|1. An understanding of the vital relationship that exists between measurement and evaluation and the objectives of the program. When you have succeeded in achieving this objective, the program, the pupil, and the teacher will benefit.|
|2. An appreciation for and knowledge of the principles in organizing and administering efficiently the measurement schedule in the physical education program. Efficient administration of the selected tests results in more reliable test scores and greater respect for the measurement schedule by pupils and colleagues.|
|3. A comprehension of basic procedures in analyzing the data collected from the testing program. In order to use effectively the results of the tests, you must understand elementary statistical procedures.|
|4. An understanding of the basic principles underlying the application of measurement results to the program. Regardless of the tests you select to administer, there are basic principles in applying the test results to your program. If these test results are not used, it is better not to test at all.|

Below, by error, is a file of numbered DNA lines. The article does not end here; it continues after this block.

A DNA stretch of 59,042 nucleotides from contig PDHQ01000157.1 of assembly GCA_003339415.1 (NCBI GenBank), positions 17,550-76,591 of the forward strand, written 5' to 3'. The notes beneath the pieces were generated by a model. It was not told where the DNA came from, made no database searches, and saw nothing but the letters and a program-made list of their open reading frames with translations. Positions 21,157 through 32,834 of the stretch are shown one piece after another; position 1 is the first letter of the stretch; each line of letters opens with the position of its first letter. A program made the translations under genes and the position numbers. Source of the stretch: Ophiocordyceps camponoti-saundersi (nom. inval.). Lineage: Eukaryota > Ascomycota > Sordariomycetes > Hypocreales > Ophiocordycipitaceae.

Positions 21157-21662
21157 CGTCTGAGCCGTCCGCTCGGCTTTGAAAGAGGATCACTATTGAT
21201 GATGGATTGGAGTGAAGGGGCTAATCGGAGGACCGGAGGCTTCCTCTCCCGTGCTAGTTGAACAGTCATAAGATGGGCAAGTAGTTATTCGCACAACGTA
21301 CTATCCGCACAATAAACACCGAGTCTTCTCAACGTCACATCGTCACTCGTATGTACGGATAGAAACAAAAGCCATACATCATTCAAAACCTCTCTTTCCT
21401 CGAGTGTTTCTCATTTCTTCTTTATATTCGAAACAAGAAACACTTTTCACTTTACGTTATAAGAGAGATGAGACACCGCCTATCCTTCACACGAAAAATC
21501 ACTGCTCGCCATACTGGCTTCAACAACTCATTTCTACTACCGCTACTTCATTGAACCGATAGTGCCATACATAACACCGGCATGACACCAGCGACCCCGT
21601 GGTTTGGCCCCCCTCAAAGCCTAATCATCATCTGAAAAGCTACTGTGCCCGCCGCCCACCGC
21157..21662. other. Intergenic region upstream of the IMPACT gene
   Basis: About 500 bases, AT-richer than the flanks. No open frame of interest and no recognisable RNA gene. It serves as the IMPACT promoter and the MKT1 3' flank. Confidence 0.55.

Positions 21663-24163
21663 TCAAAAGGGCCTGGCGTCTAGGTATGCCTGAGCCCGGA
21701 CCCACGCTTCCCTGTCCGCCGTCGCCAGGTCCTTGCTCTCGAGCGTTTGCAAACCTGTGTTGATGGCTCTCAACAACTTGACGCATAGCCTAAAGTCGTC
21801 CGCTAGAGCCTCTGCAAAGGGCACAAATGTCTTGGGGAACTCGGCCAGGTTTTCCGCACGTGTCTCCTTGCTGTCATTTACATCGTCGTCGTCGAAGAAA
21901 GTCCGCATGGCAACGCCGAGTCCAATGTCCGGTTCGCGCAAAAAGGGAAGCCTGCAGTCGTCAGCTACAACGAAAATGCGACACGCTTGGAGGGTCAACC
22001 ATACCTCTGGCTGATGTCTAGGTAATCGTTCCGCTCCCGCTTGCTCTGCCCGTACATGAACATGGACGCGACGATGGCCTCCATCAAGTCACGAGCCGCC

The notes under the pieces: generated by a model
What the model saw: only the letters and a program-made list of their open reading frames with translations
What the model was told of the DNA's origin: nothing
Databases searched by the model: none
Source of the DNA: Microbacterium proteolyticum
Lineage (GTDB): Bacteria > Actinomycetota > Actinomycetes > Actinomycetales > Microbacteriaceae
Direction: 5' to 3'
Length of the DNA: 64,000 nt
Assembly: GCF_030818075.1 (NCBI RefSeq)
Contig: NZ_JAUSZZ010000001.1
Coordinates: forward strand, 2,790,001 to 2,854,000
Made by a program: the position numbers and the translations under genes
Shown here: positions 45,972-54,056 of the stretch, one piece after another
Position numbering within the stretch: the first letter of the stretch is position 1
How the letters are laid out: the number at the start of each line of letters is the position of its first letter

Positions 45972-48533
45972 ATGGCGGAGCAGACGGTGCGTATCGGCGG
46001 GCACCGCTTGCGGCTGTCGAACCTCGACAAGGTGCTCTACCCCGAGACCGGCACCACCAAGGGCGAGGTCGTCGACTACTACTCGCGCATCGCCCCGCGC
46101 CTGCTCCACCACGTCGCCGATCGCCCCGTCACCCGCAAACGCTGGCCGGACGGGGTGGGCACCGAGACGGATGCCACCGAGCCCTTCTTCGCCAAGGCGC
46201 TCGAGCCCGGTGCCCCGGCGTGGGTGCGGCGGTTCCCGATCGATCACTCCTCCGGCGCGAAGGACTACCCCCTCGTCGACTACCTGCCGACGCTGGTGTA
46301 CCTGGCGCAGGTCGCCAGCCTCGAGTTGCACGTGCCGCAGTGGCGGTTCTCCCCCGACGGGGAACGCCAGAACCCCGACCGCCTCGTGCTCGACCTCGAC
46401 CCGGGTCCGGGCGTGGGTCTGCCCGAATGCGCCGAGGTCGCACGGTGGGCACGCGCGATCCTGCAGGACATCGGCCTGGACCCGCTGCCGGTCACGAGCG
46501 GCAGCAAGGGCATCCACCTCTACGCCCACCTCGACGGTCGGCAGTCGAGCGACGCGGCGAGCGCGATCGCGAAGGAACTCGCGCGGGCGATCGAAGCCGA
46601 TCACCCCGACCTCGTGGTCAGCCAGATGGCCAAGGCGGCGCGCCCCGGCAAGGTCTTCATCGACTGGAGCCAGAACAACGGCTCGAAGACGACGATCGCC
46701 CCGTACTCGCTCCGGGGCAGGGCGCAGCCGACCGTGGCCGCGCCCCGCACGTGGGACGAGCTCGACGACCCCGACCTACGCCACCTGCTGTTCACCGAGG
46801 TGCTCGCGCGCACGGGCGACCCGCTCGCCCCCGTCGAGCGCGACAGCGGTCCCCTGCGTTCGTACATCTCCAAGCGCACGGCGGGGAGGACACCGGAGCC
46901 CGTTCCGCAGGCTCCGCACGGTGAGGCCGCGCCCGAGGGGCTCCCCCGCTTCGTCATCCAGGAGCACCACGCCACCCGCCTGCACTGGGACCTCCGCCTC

|5. An acquaintance with the more pertinent tests in the field of measurement and evaluation. You should become sufficiently familiar with this field to know the best tests available for your particular needs. Furthermore, as a professional person, you should not only be conversant with them, but be able to evaluate these tests scientifically in terms of their utility in the program.|
1. Brownell, Clifford L., and Hagman, Patricia (Eds.): Physical Education-Foundations and Principles. New York, McGraw-Hill Book Company, 1951, Chapter 8.
2. Bucher, Charles A., Koenig, C., and Barnhard, M.: Methods and Materials for Secondary Physical Education. 2nd ed. St. Louis, C. V. Mosby Company, 1965, pp. 39-42.
3. Chamberlain, C. G., and Smiley, D. F.: "Functional Health and the Physical Fitness Index". Research Quart., Vol. 2, March, 1931.
4. Clarke, H. Harrison: Application of Measurement to Health and Physical Education. 4th ed. New York, Prentice-Hall, Inc., 1969, p. 141.
5. Good, Carter V.: Dictionary of Education. 2nd ed. New York, McGraw-Hill Book Company, 1959, p. 209.
6. Hackensmith, Charles W.: History of Physical Education. New York, Harper and Row, Publishers, 1966.
7. Holland, George: The Physiology of Flexibility: A Review of The Literature. Kinesiology Review, 1968, pp. 49-62.